Saturday, June 28, 2014

How To Grip And Throw A Knuckle Curveball ( Part 8)

How To Grip And Throw A Knuckle Curveball
How to grip and throw a knuckle curveball - pitching grips for the knuckle curveball

Knuckle curveball
Another more advanced variation of the curveball is the knuckle curveball (sometimes called a spike curve). This is the curveball grip that I used. Thrown the same way as my beginners curveball only you'll tuck your finger back into the seam of the ball. Your knuckle will now point to your target instead of your index finger (in the beginners curve).
The difficulty with this pitch isn't from the pitch itself. In fact, most pitchers feel this grip gives them the most rotation – and most movement – of any breaking pitch. However, many pitchers who are learning this pitch for the first time, aren't comfortable with the "tucking" part. It's not super comfortable at first to tuck your index finger into the baseball.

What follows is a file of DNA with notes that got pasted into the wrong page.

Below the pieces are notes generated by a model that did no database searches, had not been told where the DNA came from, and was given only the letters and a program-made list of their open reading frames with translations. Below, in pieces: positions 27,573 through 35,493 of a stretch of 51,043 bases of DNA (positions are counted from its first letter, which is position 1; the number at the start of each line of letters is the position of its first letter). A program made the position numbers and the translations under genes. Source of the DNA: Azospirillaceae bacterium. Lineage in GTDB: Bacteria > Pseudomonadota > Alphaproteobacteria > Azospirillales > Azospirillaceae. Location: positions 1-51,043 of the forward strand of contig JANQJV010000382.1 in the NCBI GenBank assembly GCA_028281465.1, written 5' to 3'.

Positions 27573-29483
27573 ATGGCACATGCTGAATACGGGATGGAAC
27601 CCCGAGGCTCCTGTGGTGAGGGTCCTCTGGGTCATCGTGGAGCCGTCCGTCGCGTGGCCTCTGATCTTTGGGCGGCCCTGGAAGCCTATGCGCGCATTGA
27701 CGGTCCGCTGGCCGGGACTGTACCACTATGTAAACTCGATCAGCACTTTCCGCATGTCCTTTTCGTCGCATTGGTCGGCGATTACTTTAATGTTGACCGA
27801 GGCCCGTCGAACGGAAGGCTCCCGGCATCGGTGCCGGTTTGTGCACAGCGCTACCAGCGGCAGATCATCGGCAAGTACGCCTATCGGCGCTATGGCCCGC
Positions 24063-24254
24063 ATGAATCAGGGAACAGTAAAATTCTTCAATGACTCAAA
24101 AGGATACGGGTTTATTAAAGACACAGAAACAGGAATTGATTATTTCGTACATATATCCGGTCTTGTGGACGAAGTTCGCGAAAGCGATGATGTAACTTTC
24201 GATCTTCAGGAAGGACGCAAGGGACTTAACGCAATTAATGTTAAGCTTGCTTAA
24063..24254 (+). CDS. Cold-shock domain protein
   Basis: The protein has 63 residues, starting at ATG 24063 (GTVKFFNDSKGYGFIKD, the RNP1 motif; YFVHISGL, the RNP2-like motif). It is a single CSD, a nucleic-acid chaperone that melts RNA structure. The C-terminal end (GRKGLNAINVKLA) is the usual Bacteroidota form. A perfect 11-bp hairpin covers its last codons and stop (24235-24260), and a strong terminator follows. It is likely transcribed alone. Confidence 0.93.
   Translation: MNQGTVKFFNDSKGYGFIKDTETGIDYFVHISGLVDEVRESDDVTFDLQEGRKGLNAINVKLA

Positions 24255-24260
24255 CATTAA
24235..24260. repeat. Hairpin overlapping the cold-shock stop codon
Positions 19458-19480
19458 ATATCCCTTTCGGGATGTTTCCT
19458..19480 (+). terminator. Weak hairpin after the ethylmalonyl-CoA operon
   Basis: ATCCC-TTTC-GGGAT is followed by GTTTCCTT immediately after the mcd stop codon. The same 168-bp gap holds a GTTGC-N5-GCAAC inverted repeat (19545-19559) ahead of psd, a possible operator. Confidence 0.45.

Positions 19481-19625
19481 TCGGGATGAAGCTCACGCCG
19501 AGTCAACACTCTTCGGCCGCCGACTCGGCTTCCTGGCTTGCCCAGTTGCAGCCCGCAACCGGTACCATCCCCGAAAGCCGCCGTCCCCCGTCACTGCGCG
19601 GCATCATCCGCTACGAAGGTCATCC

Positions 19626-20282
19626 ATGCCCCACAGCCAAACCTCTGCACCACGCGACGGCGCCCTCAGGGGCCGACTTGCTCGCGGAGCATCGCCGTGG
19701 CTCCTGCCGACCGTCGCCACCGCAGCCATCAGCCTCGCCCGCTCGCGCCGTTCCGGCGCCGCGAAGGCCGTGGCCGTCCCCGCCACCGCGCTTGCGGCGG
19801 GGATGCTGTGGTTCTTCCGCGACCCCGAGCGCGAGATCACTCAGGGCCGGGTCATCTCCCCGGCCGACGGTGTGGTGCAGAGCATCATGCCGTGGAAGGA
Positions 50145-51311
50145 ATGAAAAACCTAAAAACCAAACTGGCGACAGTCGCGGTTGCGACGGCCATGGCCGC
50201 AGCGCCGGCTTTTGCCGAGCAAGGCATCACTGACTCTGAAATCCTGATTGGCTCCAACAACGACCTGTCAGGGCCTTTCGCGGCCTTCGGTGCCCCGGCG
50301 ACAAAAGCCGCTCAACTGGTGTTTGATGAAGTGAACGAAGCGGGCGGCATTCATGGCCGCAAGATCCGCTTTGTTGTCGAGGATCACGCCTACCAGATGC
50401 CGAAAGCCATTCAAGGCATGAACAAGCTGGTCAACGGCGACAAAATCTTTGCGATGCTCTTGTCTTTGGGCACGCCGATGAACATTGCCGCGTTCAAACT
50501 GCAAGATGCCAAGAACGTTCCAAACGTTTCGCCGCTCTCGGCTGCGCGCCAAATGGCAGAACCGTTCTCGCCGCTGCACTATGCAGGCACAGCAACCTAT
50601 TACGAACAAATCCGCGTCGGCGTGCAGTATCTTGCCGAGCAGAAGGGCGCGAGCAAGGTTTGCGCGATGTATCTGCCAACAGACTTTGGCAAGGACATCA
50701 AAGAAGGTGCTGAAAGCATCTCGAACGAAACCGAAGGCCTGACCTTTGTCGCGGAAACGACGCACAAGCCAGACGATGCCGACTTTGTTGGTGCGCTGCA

This is why I recommend that you spend a few weeks – preferably during the off-season – working on tucking your index finger into the baseball. Do it while you're watching TV or in study hall at school. Once your index finger is comfortable with the grip, you can progress into spinning a baseball to a partner without any trouble.
Note: You've got to maintain short and well-manicured nails – especially on your index finger of the throwing hand – for this pitch to be effective because long fingernails can get in the way of the grip.
One thing you can do is apply a thin coat of nail polish or fingernail strengthener. It's in the women's section where fingernail polish is found, of course. It's shiny (even the matte finish is a bit shiny), but dries clear. And it helps to make fingernails a little tougher. (If you do use it, you really need just apply it to your index finger.)

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